Canadian Consulting Engineer

Subway overhead! Underpinning an existing line with a new LRT station

June 21, 2022
By Peter C. Ojala, P.Eng.

The line is slated for completion this year.

Crosstown LRT station construction

Photo courtesy LEA Group.

Over the last decade, Ontario transit agency Metrolinx and the Toronto Transit Commission (TTC) have undertaken the planning, design, and construction of the Eglinton Crosstown light-rail transit (LRT) line, which is slated for completion this year.

Uniquely integrated into the city’s existing TTC subway system, the 19-km long line is the largest transit expansion project in the city’s history. It will allow riders to travel east and west through 25 stations and stops along Eglinton Avenue, up to 60% faster than the existing bus service.

Opening later this year as Line 5, the Crosstown is owned by Metrolinx and will be operated by the TTC. Among the stops are 15 underground stations with connections to the TTC’s Line 1 (at Eglinton and Cedarvale Stations), Line 2 (at Kennedy Station) and Line 3 (Scarborough), three GO Transit rail lines and more than 50 links to bus routes.

Design, construction and maintenance have been the responsibility of Crosslinx Transit Solutions, a consortium of ACS-Dragados Canada, Aecon Group, EllisDon and SNC-Lavalin. The design joint venture (JV) has been led by SNC-Lavalin and IBI Group, working with more than 30 architectural and engineering firms. LEA Group, for example, has provided engineering services for three large underground stations, including the most complex: the Eglinton Interchange station, connecting TTC Line 1 and the Crosstown.

The greatest challenge at this station was ensuring existing service could continue while constructing the Crosstown beneath the subway.

Located below the very active intersection of Eglinton and Yonge Street (and approximately 13.5 m below the existing Yonge-University subway line), the station provides access between Lines 1 and 5, with a bus terminal and to all four corners of the intersection.

Simply constructing beneath the existing subway wasn’t the only challenge. In addition to three secondary below-grade entrances, the design had to consider at-grade facilities, including a glazed main entrance at the intersection’s southwest corner, an emergency exit building integrated with tunnel ventilation shafts (TVSs), the Toronto Salvation Army’s new headquarters (HQ) east of Yonge and further new TTC subway TVS buildings north and south of Eglinton.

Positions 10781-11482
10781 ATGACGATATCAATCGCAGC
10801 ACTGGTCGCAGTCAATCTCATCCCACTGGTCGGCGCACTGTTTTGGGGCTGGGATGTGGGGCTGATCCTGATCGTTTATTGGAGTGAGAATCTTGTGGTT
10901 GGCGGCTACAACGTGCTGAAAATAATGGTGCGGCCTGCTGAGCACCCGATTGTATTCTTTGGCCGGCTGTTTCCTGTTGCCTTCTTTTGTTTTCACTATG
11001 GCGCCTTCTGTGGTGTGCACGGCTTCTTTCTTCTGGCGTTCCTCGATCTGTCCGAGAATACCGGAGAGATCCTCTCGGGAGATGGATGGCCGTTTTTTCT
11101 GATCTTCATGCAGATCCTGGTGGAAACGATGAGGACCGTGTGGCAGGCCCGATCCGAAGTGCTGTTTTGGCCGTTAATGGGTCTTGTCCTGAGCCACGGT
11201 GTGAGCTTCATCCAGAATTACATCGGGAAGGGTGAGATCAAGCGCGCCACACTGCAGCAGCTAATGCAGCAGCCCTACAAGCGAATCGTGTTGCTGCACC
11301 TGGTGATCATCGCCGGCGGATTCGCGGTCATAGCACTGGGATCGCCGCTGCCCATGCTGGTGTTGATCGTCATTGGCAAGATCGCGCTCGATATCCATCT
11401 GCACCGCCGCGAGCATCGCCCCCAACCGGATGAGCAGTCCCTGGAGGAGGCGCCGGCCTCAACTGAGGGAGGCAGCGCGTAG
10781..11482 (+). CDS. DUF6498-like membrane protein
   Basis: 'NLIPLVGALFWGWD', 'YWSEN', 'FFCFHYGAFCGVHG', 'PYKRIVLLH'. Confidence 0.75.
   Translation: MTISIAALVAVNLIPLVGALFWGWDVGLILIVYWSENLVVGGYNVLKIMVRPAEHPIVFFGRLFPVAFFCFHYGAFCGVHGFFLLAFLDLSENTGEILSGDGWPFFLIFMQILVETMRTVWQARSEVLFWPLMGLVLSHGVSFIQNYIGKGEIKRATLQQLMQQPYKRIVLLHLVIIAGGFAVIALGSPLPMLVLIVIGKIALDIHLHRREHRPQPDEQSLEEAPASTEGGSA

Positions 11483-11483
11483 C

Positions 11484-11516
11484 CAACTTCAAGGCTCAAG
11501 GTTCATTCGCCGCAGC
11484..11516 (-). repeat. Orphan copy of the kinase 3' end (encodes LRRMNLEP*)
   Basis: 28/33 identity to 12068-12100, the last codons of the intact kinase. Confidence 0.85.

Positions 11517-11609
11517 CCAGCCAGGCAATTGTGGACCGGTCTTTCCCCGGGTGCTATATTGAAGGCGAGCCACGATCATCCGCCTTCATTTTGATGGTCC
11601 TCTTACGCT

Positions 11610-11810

The main LRT station structure box consists of two- and three-level reinforced concrete units. It transitions at its east and west ends, with reinforced concrete tunnels and a crossover specialty track structure to connect to twin-bored tunnels previously procured and constructed under a prior contract. Below a temporary traffic deck installed along the station area at Eglinton is a deep shored excavation, where the station was constructed using the “cut-and-cover/bottom-up” technique. The cut-and-cover excavation was 270 m wide and, on average, 23.5 m deep. With an average external width of 17 m, the station accommodates a 95-m long passenger platform.

LRT construction

The biggest challenge was ensuring subway service could continue while the new station was being built. Photo courtesy LEA Group.

Structural engineering requirements

As part of the Crosslinx team, LEA provided structural and utilities design services and construction assistance for three of the Crosstown stations.

For the interchange station, considering the location’s existing geotechnical conditions and proximity to adjacent high-rise buildings, including a 65-storey condo development at the intersection’s northeast corner, structural engineering required a rigid reinforced concrete box, as buildings impose higher surcharge loads on both the permanent LRT structure and temporary shoring systems. For the main entrance, a below-grade reinforced concrete structure will inter- face with the TTC subway concourse and the Crosstown upper concourse levels, while an above-grade frame includes a steel structure at the building faces and roof, consistent with system-wide detailing.